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Health Highlights: March 28 2006

Americans Uninformed About Lung Cancer Testing Virtual Reality Games May Help Correct Lazy Eye HIV Treatment Program Misses Goal: WHO Pre-Planned C-Section Topic of Meeting Drug Combo May Prevent HIV Infection Heart Failure Care Research Fails to Benefit Patients: Study

Here are some of the latest health and medical news developments, compiled by editors of HealthDay:

Americans Uninformed About Lung Cancer Testing

Lung cancer is the leading cause of cancer death in the United States, but many Americans are uninformed about options for lung cancer testing, according to a national survey released Tuesday by the Lung Cancer Alliance.

The survey found that only 37 percent of Americans have talked to a health professional about getting tested for lung cancer. The survey also revealed a large gender difference: 23 percent of men thought about getting tested for lung cancer, compared to 9 percent of women.

Younger people were more likely than older people to think about getting tested for lung cancer -- 19 percent of those ages 18 to 54 compared to 9 percent of people 55 and older -- even though lung cancer risk increases with age.

The lack of public knowledge was highlighted by the finding that 48 percent of the survey respondents said they'd heard about a blood test for lung cancer -- something that doesn't exist.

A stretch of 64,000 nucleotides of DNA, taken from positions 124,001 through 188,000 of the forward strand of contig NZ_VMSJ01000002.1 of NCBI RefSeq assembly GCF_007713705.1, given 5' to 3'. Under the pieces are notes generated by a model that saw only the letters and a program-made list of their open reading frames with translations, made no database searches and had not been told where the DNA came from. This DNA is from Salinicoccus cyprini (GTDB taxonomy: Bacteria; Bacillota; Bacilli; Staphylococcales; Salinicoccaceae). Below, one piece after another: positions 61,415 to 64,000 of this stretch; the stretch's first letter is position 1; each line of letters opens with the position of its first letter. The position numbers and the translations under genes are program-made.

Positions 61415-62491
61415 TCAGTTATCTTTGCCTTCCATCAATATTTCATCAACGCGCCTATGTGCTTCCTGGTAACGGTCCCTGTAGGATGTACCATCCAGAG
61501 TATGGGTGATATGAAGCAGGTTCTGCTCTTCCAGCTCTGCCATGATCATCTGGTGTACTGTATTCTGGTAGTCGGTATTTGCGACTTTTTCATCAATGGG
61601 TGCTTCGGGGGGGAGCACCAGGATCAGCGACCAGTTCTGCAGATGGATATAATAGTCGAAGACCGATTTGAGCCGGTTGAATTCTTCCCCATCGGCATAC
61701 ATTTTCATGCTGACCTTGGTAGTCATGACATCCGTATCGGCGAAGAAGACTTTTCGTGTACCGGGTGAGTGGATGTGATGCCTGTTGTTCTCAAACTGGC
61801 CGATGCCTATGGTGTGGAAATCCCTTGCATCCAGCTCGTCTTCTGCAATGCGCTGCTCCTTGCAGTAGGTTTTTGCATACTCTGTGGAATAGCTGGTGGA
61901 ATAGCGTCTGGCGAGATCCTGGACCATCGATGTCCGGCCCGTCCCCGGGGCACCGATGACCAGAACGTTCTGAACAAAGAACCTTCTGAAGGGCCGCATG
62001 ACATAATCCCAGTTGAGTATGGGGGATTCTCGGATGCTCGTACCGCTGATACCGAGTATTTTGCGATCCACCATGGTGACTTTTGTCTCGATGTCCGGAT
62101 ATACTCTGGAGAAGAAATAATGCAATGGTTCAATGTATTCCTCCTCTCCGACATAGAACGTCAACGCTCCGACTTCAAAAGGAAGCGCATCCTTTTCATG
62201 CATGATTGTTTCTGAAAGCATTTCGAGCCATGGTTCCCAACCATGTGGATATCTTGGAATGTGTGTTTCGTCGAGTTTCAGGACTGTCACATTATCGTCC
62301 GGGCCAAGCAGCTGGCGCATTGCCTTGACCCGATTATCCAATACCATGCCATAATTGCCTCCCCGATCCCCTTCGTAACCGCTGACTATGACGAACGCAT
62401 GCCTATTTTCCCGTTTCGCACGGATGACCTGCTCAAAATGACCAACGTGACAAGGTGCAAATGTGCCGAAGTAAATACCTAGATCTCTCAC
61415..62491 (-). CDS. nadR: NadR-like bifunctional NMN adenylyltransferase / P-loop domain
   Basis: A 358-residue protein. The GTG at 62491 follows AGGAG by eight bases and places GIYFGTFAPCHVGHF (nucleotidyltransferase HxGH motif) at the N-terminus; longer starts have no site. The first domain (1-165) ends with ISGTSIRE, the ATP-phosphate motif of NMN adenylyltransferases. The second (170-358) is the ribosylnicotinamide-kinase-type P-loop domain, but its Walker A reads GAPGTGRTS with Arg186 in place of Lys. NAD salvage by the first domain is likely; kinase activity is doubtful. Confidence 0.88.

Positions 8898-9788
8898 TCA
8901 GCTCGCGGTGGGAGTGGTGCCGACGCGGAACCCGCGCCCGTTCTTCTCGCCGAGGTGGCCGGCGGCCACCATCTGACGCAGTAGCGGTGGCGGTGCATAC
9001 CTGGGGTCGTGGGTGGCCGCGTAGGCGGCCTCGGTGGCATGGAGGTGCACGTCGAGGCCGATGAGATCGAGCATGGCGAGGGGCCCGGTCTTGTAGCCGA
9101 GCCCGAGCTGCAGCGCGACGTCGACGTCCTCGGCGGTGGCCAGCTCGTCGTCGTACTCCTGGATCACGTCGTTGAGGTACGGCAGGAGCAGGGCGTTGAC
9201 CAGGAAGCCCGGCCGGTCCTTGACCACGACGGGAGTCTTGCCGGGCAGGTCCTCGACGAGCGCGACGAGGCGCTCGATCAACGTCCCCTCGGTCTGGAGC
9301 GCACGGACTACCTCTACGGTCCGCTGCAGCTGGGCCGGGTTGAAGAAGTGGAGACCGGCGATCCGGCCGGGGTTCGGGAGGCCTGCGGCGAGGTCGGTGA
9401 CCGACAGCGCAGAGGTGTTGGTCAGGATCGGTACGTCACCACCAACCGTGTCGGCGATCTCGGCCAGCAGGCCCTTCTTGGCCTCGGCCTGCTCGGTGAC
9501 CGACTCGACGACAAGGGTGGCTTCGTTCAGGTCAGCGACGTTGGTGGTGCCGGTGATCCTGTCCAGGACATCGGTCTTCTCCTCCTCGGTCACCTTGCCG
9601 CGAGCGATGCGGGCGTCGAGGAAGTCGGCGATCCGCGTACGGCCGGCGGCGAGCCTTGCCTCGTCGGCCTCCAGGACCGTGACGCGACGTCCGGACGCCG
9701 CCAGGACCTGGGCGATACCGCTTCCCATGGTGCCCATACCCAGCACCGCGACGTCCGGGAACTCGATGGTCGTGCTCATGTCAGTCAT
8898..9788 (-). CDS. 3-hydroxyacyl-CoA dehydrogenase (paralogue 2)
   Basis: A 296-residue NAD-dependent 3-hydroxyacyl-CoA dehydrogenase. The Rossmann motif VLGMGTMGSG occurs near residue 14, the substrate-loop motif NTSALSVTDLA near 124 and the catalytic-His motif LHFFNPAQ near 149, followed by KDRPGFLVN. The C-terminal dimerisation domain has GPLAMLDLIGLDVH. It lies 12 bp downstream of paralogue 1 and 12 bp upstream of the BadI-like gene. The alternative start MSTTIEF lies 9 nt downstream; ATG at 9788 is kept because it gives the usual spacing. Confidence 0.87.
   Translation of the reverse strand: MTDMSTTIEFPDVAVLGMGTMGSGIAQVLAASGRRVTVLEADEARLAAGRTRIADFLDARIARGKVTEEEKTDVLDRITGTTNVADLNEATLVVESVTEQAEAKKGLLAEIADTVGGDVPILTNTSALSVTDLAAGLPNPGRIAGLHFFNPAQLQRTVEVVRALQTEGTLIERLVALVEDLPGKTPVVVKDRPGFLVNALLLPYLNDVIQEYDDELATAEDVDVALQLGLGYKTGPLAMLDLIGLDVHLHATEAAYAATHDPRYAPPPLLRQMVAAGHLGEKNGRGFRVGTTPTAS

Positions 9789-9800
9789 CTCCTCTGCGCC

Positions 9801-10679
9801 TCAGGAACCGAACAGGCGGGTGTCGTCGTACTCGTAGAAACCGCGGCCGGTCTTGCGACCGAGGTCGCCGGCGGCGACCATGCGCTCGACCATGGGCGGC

Many of the respondents knew about older tests for lung cancer, such as chest x-ray (80 percent), MRI or CT scan (74 percent); only 26 percent knew about a new and effective test called autofluorescence bronchoscopy.

"The survey confirms a desperate need to educate Americans about lung cancer testing and underscores the need for new testing options," Laurie Fenton, president of the Lung Cancer Alliance, said in a prepared statement.

Lung cancer will kill about 163,000 Americans this year.


Virtual Reality Games May Help Correct Lazy Eye

People with lazy eye (amblyopia) may benefit from playing virtual reality (VR) computer games, say researchers at Nottingham University in the U.K.

They found that it's possible to use this approach in order to encourage the lazy eye to be more active and to get both eyes working together. As a patient plays a game, the computer sends different images to each eye. The eyes have to team up in order for the patient to be successful at the game, BBC News reported.

"Traditionally, VR has been used to present realistic environments in 3D so you imagine you're there because of the depth of the world around you," said researcher Richard Eastgate. "But we're using VR to make something unrealistic. You could call it virtual unreality."

In one experiment, one hour of a virtual reality racing game achieved the same results as 400 hours of the traditional approach that forces the lazy eye to work harder by wearing a patch over the good eye, BBC News reported.

"The technique hasn't been proven with rigorous trials, but the early results show a very rapid effective treatment through this system," Eastgate said.


HIV Treatment Program Misses Goal: WHO

Each day, about 18,000 babies worldwide are born with HIV because their mothers don't get the antiretroviral drugs they need, according to a World Health Organization (WHO) report that said a program to expand access to the drugs had failed to achieve its target.

The report said fewer than 10 percent of pregnant women with HIV in developing countries received antiretroviral drugs between 2003 and 2005.

Currently, about 1.3 million people get the drugs, which is well short of the goal of three million by 2005 set by the WHO and UNAids in 2003, BBC News reported.